|86 It would appear that episcopal elections had a divisive effect upon the church. The state of affairs would appear to be this: after the accession of Pius the Roman church was seen to have broken into two or more parts, each of which was fully organized, and had oecumenical connexions. The more conservative part, which had Pius as its bishop, favoured the old concord of Jewish antecedents with apostolic tradition, and found a witness to it in the writings of Hernias, which were linked with the name of Clement, which now had a lustre of antiquity and apostolicity about it. The part of the church which accepted the doctrines of Marcion took a different line, by reducing the quantity of apostolic literature which was accepted as legitimate and adding to it the writings of Marcion himself. Whether Marcion was the bishop of Rome in the estimate of his church, or whether he had a bishop, we do not know. He certainly equipped his church with bishops; but he may have stood higher in the estimate of his followers than any bishop. They thought he was the only one who knew the truth, Justin sarcastically says.
Were there any other rival churches in Rome with rival bishops? We do not know. It seems rather unlikely that Valentine founded a church. He operated a school of more advanced studies for the intellectuals, and initiated them into a higher degree of illumination in the mysteries.
A word must now be said about the Christian schools. There were apostolic teachers in the church from the first, but we have so signs of schools being carried on separately from the church. But there were teachers now who gathered groups of pupils or inquirers round them, apparently in their own houses or lodgings, like St Paul, or in the houses of wealthy patrons who took them into their homes. We learn from the Two Ways and from the Didache that classes were held daily, and in the time of Hippolytus the proper time for this was the early morning. We may also begin to distinguish a class of inquirers who had not made up their minds to be baptized (the rolling stones of Hermas) from a class of hearers (the neoi or younger) who had been accepted, but were going through the long period of preparation which was now demanded before baptism; by the time of Hippolytus it was normally three years. It would include fasting and prayers and exorcisms, and Hippolytus says that it was competent for the teacher to bestow a laying on of hands, either in blessing or exorcism or both.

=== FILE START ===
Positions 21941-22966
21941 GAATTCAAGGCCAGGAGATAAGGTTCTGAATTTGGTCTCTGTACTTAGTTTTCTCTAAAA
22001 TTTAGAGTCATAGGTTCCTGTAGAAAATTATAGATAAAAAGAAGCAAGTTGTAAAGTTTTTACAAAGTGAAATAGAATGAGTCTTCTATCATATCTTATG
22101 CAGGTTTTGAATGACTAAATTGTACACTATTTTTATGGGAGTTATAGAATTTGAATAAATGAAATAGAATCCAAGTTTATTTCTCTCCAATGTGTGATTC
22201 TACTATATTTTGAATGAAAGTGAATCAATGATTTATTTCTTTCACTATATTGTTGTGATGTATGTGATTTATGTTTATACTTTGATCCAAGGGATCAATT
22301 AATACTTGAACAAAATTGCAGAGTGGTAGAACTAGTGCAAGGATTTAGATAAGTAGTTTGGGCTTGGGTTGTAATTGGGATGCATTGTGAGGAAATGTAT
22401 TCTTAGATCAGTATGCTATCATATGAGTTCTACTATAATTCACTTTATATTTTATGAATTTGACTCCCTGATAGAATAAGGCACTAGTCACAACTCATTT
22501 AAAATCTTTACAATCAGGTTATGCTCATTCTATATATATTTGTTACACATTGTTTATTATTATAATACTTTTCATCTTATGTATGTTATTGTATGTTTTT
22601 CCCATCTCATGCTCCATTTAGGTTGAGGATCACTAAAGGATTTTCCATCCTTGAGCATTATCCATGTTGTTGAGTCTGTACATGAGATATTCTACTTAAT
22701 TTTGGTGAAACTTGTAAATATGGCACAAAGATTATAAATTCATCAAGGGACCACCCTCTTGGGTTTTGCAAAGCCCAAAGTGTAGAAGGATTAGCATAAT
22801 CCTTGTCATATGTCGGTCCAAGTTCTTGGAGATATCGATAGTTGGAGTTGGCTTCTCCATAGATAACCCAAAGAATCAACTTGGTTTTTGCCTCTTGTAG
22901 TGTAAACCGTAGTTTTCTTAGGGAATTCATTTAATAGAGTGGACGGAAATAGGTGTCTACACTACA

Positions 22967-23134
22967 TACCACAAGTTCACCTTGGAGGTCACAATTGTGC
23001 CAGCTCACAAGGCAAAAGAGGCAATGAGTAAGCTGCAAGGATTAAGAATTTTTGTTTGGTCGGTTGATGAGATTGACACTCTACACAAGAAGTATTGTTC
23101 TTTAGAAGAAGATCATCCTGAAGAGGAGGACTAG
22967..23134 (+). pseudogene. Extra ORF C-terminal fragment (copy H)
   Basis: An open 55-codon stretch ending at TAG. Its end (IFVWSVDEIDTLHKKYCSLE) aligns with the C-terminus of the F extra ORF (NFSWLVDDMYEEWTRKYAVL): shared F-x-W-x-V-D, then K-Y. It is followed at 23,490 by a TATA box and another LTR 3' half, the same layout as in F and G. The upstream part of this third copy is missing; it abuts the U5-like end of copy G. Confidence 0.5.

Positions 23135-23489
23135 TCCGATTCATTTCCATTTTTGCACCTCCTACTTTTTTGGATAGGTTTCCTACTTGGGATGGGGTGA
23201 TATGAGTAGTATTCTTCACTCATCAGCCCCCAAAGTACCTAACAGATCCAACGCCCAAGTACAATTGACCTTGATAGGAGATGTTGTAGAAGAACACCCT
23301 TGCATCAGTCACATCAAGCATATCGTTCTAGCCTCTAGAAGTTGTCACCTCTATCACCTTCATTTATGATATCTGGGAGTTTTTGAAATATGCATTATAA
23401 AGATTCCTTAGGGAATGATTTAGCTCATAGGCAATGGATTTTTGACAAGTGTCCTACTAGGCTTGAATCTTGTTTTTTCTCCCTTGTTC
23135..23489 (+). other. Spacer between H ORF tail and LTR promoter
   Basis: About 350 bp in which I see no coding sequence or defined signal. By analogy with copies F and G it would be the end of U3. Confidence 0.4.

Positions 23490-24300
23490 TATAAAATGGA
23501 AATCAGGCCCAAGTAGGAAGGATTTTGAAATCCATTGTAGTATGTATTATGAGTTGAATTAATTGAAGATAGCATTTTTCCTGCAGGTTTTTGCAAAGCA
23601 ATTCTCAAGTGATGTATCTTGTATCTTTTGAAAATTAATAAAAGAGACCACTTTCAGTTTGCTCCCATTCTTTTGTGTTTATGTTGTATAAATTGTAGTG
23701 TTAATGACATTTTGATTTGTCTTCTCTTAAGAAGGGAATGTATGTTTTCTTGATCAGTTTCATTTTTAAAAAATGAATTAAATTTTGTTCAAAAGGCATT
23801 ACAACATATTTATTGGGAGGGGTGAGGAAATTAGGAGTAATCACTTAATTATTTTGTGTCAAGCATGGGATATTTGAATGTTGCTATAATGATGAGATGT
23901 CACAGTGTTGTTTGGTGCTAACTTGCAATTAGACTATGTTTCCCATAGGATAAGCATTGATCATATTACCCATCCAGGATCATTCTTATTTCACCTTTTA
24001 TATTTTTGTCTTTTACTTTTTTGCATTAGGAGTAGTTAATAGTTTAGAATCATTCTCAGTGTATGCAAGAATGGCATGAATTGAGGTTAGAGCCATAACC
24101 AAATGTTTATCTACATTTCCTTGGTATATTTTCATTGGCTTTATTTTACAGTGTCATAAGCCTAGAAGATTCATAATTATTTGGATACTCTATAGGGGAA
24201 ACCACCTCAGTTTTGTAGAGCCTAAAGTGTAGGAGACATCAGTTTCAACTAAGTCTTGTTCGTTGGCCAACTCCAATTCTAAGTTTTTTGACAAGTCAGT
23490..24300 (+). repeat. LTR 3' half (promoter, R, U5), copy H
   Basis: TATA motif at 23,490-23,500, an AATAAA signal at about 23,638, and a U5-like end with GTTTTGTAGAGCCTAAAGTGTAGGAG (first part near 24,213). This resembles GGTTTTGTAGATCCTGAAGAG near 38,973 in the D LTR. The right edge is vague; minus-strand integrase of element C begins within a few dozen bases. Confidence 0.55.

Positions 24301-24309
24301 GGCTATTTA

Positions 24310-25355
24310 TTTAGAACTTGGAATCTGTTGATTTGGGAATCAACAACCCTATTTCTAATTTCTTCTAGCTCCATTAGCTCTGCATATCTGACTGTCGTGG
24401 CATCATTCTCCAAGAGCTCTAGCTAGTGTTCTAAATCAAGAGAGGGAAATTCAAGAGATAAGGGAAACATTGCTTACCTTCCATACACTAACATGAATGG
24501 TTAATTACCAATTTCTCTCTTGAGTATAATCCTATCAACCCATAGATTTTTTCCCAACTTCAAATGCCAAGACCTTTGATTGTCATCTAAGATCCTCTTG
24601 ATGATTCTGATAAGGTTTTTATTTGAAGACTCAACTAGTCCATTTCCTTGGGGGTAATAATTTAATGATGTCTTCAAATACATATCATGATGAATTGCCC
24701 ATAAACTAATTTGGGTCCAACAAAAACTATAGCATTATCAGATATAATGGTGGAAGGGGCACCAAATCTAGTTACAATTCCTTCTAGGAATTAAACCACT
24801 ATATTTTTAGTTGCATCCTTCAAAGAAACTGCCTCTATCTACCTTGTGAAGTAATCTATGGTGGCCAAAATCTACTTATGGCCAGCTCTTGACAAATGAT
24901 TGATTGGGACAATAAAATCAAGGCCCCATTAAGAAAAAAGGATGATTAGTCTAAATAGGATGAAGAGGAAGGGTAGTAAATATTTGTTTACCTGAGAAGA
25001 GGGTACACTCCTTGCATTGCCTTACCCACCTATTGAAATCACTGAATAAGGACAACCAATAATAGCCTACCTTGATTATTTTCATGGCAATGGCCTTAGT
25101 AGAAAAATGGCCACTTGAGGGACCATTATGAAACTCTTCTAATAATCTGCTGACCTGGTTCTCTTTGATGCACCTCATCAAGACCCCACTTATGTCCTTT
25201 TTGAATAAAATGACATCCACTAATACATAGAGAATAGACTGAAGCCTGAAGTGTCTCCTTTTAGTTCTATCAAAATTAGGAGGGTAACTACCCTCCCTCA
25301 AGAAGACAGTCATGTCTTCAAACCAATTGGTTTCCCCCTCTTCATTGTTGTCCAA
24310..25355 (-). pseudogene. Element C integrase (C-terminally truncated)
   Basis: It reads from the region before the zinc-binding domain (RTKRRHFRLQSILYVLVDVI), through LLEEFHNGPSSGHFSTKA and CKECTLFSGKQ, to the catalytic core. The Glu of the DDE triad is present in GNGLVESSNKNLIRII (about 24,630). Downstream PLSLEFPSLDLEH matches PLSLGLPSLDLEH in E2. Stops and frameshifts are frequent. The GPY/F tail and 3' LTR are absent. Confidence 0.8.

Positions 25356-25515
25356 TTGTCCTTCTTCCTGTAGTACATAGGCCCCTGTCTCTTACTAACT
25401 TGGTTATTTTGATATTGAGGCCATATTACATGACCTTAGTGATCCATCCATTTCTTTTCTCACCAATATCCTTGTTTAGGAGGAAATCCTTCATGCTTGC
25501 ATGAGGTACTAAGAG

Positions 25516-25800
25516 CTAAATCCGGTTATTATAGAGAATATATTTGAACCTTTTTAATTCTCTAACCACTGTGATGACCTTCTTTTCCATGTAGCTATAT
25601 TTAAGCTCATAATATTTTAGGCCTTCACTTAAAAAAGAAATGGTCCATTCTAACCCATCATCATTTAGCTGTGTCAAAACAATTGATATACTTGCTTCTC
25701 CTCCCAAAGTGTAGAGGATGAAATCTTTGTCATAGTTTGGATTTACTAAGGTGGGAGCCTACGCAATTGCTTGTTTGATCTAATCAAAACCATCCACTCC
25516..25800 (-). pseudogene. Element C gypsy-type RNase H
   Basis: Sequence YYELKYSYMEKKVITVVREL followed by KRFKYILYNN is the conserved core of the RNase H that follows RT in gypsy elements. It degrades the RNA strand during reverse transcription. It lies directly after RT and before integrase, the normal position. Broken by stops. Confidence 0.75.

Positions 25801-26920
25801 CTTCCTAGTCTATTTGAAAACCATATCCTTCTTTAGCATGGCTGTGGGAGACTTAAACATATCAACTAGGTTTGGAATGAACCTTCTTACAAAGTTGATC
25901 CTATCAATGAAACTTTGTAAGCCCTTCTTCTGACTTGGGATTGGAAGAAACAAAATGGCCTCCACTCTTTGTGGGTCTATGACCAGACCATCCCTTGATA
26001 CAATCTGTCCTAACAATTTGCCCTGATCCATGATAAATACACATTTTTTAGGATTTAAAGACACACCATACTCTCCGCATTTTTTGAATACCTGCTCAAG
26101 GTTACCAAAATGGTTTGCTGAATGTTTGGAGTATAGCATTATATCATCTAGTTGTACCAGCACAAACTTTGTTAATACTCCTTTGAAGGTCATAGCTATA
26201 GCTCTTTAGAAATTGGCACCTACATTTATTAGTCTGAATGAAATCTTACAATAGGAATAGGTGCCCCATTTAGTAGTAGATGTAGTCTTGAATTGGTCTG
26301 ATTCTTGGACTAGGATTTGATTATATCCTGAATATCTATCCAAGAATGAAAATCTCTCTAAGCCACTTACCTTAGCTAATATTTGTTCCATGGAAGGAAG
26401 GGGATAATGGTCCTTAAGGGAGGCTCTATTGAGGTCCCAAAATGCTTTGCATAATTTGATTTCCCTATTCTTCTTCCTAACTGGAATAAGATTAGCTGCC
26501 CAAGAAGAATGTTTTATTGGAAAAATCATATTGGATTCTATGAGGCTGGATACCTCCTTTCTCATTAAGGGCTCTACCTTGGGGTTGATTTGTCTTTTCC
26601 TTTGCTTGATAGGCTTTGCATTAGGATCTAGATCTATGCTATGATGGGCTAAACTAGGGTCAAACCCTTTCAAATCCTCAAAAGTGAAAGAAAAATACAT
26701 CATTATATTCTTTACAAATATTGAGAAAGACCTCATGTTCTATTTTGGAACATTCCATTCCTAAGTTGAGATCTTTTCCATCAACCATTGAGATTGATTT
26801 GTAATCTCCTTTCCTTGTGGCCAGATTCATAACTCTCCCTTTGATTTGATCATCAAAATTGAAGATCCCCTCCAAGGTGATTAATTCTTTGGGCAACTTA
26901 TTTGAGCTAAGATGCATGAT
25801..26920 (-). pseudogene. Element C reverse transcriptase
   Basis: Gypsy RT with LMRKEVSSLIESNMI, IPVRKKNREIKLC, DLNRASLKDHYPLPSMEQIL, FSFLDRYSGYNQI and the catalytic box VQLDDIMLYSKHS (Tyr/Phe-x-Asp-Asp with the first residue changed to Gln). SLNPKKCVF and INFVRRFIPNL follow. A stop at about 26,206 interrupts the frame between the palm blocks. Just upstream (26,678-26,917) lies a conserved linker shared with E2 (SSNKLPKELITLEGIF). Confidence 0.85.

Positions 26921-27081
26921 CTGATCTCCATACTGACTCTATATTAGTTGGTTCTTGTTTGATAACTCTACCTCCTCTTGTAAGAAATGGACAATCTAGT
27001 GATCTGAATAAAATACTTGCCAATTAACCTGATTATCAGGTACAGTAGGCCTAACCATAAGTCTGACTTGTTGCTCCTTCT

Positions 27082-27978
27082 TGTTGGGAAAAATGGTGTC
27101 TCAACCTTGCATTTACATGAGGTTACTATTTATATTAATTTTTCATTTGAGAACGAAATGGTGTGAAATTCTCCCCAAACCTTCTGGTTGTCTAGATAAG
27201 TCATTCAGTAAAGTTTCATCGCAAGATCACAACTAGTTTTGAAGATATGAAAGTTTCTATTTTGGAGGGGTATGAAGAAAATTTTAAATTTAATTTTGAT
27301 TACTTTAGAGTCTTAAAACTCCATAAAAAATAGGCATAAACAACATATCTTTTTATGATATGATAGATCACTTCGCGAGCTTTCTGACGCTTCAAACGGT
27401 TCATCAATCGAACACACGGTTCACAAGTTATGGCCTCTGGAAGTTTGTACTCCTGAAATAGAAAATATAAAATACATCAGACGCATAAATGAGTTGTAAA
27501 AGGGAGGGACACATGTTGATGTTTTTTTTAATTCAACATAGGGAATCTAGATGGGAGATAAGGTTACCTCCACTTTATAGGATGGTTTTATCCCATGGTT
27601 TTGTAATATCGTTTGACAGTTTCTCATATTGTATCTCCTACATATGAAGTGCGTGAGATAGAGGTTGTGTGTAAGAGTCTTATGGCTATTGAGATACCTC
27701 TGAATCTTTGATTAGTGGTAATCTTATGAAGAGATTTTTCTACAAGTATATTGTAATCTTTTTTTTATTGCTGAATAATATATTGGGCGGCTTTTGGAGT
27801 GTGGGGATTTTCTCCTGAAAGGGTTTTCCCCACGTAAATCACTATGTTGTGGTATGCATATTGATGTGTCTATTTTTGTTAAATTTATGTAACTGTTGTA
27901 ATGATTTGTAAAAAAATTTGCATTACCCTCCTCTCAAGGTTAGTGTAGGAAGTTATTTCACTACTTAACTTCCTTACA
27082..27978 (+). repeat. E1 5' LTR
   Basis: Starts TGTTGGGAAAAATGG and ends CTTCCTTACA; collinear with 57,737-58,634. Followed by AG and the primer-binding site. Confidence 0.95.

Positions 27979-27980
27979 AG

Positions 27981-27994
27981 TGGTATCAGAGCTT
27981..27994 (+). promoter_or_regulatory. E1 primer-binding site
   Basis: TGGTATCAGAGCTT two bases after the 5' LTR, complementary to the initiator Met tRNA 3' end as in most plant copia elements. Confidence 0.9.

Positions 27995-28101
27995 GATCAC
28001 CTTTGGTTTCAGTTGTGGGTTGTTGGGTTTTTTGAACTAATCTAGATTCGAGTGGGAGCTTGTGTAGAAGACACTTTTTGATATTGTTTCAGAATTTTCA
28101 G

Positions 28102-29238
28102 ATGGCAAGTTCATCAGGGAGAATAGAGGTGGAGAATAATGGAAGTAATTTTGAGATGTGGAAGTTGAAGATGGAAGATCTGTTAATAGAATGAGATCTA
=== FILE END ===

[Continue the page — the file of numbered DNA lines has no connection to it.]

The Christian ecclesia consisted in theory of a circle of baptized saints, who possessed the Holy Spirit and were pledged to a life of |87 perfect chastity, either as married persons or as bachelors or spinsters; to a complete renunciation of pagan life; and possibly to martyrdom. If they lapsed from this high standard, the way of reconciliation was hard or, in the opinion of some, impossible. By now there must have been many who remained for years in the class of hearers or catechumens, rather than adopt the heroic and saintly life which was incumbent on the baptized; and if so, the school must have been the centre of their Christian life. It seems that they were not admitted to the prayers of the brethren or to the eucharist. Had the bishop or elders any effective control over these schools?